Archive Nota Bene Steven Wedgeworth

Alexander Schmemann on Ecclesiastical Counter-Utopia

Writing about a certain form of theological role-playing that we have encountered many times, the great Alexander Schmemann states:

Now as a strange counterpart to that [more conventional Utopianism], we have the second fundamental tendency of our time; that is Escape, a kind of counter-Utopia. Our world today is not only the world of those who energetically pursue utopian dreams, but also, to a degree unknown in the past, a world of dropouts — of all kinds, of all sexes, of all social positions. We all know this. We have lived the experience of the Sixties, when men felt, in a new and unprecedented way, the oppression of what was called The System and the desire to drop out of The System…

Escape begins with the mental attitude of dropouts and continues as a search for all kinds of spiritual experiences. You know, you cannot find God on Broadway in New York. You have to find Him on some blue mountains in India, in some ashram, in some techniques. And again, I am very well placed to know that, because, unfortunately, my religion, Eastern Orthodoxy, is very often identified as a provider of those kind of little mystical techniques which will satisfy the dropout’s heart for personal bliss out of The System.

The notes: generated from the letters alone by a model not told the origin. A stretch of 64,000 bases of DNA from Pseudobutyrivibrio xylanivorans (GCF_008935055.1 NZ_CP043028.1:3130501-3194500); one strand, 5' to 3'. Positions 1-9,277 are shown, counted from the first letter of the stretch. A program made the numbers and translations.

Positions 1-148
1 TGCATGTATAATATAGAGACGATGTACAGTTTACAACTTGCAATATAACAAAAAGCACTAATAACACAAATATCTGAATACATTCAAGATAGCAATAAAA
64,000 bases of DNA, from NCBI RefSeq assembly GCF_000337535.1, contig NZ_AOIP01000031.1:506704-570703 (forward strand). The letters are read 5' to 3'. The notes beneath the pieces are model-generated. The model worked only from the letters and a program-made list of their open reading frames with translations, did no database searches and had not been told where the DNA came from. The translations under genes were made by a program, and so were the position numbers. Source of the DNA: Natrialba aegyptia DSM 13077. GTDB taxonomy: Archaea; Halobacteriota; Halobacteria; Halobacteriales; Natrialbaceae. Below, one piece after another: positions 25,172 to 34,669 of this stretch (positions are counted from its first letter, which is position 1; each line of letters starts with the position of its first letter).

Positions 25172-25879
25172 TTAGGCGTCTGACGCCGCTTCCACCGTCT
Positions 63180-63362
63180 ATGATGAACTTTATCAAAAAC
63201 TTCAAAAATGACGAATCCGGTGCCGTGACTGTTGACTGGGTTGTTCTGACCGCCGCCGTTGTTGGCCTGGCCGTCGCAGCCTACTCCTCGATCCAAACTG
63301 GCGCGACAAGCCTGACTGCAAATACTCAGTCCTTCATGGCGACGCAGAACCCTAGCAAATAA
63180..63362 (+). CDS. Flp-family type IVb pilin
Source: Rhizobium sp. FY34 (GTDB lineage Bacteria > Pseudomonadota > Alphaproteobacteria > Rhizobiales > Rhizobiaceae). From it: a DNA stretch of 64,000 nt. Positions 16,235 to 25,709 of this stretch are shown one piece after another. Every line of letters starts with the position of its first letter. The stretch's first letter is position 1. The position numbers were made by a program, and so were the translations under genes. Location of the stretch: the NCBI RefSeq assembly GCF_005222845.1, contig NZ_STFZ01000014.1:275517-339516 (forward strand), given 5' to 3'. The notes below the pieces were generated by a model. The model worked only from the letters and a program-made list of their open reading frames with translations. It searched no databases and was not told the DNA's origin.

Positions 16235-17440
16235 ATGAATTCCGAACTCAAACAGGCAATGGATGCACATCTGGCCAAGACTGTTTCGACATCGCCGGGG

Then, there is a new cult of gurus, and an attitude that has always existed, but never in such form and intensity, and that is “hatred of the world.”

Today, at Penn Station, a man whom I knew many years ago, approached me and said, “Hello, Father Schmemann.” And I said, “Who are you?” because he was dressed in a kind of black robe and was nearly stepping on his beard. Everything about him was peculiar, from his hair, to his strange hat…  He was probably playing a monk from Mt. Athos or something of that nature, but I knew he was born in Brooklyn. I know many converts to Orthodoxy who think that when they become Orthodox, they have to also become Russian monarchists, and think that the restoration of the Romanovs in Russia is the only condition for the world’s salvation.

In Escape, anything goes, as long as it is outside of that horrifying System. We can joke about it, but behind the jokes there is a very serious reality. On the one hand, the idea of Utopia is increasingly growing in our consciousness, and on the other hand, there is this tremendous temptation to Escape.

(“Between Utopia and Escape.” Lecture delivered in Greenville, Delaware on March 22, 1981. Accessed online at on April 17, 2012. )

By Steven Wedgeworth

Steven Wedgeworth is the Rector of Christ Church Anglican in South Bend, Indiana. He writes about theology, history, and political theory, and he has taught Jr. High and High School. He is the founder and general editor of The Calvinist International, an online journal of Christian Humanism and political theology, and a founding member of the Davenant Institute.